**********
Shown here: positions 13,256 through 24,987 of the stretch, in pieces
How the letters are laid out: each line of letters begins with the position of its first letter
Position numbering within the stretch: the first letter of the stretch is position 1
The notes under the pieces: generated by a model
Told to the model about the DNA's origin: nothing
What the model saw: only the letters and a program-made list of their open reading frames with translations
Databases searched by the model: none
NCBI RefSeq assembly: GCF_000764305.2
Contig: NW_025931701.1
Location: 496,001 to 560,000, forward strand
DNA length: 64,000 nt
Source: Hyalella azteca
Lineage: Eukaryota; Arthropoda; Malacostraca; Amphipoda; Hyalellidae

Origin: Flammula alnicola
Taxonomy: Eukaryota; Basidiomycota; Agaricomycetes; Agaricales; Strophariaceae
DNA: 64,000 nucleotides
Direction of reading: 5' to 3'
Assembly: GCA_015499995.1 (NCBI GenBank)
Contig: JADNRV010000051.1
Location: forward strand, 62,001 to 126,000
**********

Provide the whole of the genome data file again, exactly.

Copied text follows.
Shown here: positions 13,256 through 24,987 of the stretch, in pieces
How the letters are laid out: each line of letters begins with the position of its first letter
Position numbering within the stretch: the first letter of the stretch is position 1
The notes under the pieces: generated by a model
Told to the model about the DNA's origin: nothing
What the model saw: only the letters and a program-made list of their open reading frames with translations
Databases searched by the model: none
NCBI RefSeq assembly: GCF_000764305.2
Contig: NW_025931701.1
Location: 496,001 to 560,000, forward strand
DNA length: 64,000 nt
Source: Hyalella azteca
Lineage: Eukaryota; Arthropoda; Malacostraca; Amphipoda; Hyalellidae

Origin: Flammula alnicola
Taxonomy: Eukaryota; Basidiomycota; Agaricomycetes; Agaricales; Strophariaceae
DNA: 64,000 nucleotides
Direction of reading: 5' to 3'
Assembly: GCA_015499995.1 (NCBI GenBank)
Contig: JADNRV010000051.1
Location: forward strand, 62,001 to 126,000